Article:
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The Supreme Court has taken strong exception to arrests of individuals under Section 66A of the Information Technology Act even after it was struck down by the Court in 2015 and said anyone who continues with the arrests will be sent to jail.

It has sought a reply from the centre on a plea moved by PUCL. The apex court had 2015 struck down the concerned section of the Information Technology Act that prescribed a three-year jail term for online content that could be construed to be offensive or false, holding that this provision violates the constitutional freedom of speech and expression.

But authorities across the country continue to arrest and detain citizens under the draconian provisions of Act. Until it was read down, Section 66A, made it an offense to send “any electronic mail or electronic mail message for the purpose of causing annoyance or inconvenience or to deceive or to mislead the addressee or recipient about the origin of such messages”.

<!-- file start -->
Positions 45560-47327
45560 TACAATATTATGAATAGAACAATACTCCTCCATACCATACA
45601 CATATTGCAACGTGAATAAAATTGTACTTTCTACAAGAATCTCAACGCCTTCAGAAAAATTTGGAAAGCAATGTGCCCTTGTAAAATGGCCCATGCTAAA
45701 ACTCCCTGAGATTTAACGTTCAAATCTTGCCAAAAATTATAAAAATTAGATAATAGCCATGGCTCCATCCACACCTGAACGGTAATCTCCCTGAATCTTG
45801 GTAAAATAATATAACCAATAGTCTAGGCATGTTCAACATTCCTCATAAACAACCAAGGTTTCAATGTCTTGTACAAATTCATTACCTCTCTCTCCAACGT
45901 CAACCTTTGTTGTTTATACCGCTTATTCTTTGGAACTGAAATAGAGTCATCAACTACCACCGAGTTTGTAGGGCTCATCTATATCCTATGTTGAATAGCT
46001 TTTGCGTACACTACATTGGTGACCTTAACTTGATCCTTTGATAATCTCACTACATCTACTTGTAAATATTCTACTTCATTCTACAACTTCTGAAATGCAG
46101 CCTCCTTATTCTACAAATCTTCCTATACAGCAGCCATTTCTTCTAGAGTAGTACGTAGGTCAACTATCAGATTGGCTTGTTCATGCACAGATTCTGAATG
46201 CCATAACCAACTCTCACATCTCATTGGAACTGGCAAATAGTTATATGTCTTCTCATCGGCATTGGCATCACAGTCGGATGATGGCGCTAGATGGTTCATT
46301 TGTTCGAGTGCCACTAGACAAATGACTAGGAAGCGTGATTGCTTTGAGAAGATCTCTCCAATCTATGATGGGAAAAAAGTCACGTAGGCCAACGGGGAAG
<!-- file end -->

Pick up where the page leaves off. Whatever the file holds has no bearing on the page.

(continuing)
But a petition before the Supreme Court on Monday said people were still being prosecuted under the dead cyber law. The PUCL petition claimed that as many as 22 people had been prosecuted under the now dead cyber law ever since it was struck down by the Supreme Court. “If what they allege is correct, then you people will face severe strictures,” said Justice Rohinton Fali Nariman. “We will send everyone to jail who ordered the arrests. We are going to take very strict action,” the judge said.

The bench, led by Justice Nariman, has given the Centre four weeks to file a response.

In its 2015 judgment, the court had observed that the section “arbitrarily, excessively and disproportionately invades the right of free speech”. That verdict too had been passed by Justice Nariman.

—India Legal Bureau

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